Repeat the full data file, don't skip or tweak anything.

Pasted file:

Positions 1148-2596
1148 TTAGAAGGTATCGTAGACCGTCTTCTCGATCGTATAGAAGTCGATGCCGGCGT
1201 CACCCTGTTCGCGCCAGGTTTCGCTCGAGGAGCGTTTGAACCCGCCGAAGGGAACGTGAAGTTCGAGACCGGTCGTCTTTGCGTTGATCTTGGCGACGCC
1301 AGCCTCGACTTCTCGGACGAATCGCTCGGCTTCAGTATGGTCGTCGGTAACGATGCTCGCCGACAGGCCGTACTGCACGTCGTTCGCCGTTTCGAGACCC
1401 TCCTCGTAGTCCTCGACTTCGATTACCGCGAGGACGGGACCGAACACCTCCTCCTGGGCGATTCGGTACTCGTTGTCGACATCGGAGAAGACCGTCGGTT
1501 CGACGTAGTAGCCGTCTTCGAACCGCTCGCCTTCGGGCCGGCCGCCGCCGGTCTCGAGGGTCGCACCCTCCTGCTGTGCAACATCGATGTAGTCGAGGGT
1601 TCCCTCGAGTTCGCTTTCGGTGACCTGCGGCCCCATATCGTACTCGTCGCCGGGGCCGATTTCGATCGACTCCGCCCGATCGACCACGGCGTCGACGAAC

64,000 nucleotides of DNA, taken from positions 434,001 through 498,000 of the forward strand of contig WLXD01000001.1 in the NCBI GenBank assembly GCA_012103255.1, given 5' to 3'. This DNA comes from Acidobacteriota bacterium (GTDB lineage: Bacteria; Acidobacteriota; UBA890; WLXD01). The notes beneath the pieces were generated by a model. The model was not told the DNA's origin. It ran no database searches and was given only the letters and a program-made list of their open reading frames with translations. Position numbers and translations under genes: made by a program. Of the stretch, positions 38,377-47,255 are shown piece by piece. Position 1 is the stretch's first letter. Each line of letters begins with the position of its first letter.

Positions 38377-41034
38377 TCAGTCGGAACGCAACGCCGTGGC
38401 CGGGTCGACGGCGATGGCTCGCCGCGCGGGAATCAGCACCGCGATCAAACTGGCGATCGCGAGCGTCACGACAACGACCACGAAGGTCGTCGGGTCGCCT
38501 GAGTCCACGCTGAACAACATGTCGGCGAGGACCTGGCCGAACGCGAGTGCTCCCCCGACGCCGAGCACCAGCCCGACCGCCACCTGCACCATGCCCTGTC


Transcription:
Positions 1148-2596
1148 TTAGAAGGTATCGTAGACCGTCTTCTCGATCGTATAGAAGTCGATGCCGGCGT
1201 CACCCTGTTCGCGCCAGGTTTCGCTCGAGGAGCGTTTGAACCCGCCGAAGGGAACGTGAAGTTCGAGACCGGTCGTCTTTGCGTTGATCTTGGCGACGCC
1301 AGCCTCGACTTCTCGGACGAATCGCTCGGCTTCAGTATGGTCGTCGGTAACGATGCTCGCCGACAGGCCGTACTGCACGTCGTTCGCCGTTTCGAGACCC
1401 TCCTCGTAGTCCTCGACTTCGATTACCGCGAGGACGGGACCGAACACCTCCTCCTGGGCGATTCGGTACTCGTTGTCGACATCGGAGAAGACCGTCGGTT
1501 CGACGTAGTAGCCGTCTTCGAACCGCTCGCCTTCGGGCCGGCCGCCGCCGGTCTCGAGGGTCGCACCCTCCTGCTGTGCAACATCGATGTAGTCGAGGGT
1601 TCCCTCGAGTTCGCTTTCGGTGACCTGCGGCCCCATATCGTACTCGTCGCCGGGGCCGATTTCGATCGACTCCGCCCGATCGACCACGGCGTCGACGAAC

64,000 nucleotides of DNA, taken from positions 434,001 through 498,000 of the forward strand of contig WLXD01000001.1 in the NCBI GenBank assembly GCA_012103255.1, given 5' to 3'. This DNA comes from Acidobacteriota bacterium (GTDB lineage: Bacteria; Acidobacteriota; UBA890; WLXD01). The notes beneath the pieces were generated by a model. The model was not told the DNA's origin. It ran no database searches and was given only the letters and a program-made list of their open reading frames with translations. Position numbers and translations under genes: made by a program. Of the stretch, positions 38,377-47,255 are shown piece by piece. Position 1 is the stretch's first letter. Each line of letters begins with the position of its first letter.

Positions 38377-41034
38377 TCAGTCGGAACGCAACGCCGTGGC
38401 CGGGTCGACGGCGATGGCTCGCCGCGCGGGAATCAGCACCGCGATCAAACTGGCGATCGCGAGCGTCACGACAACGACCACGAAGGTCGTCGGGTCGCCT
38501 GAGTCCACGCTGAACAACATGTCGGCGAGGACCTGGCCGAACGCGAGTGCTCCCCCGACGCCGAGCACCAGCCCGACCGCCACCTGCACCATGCCCTGTC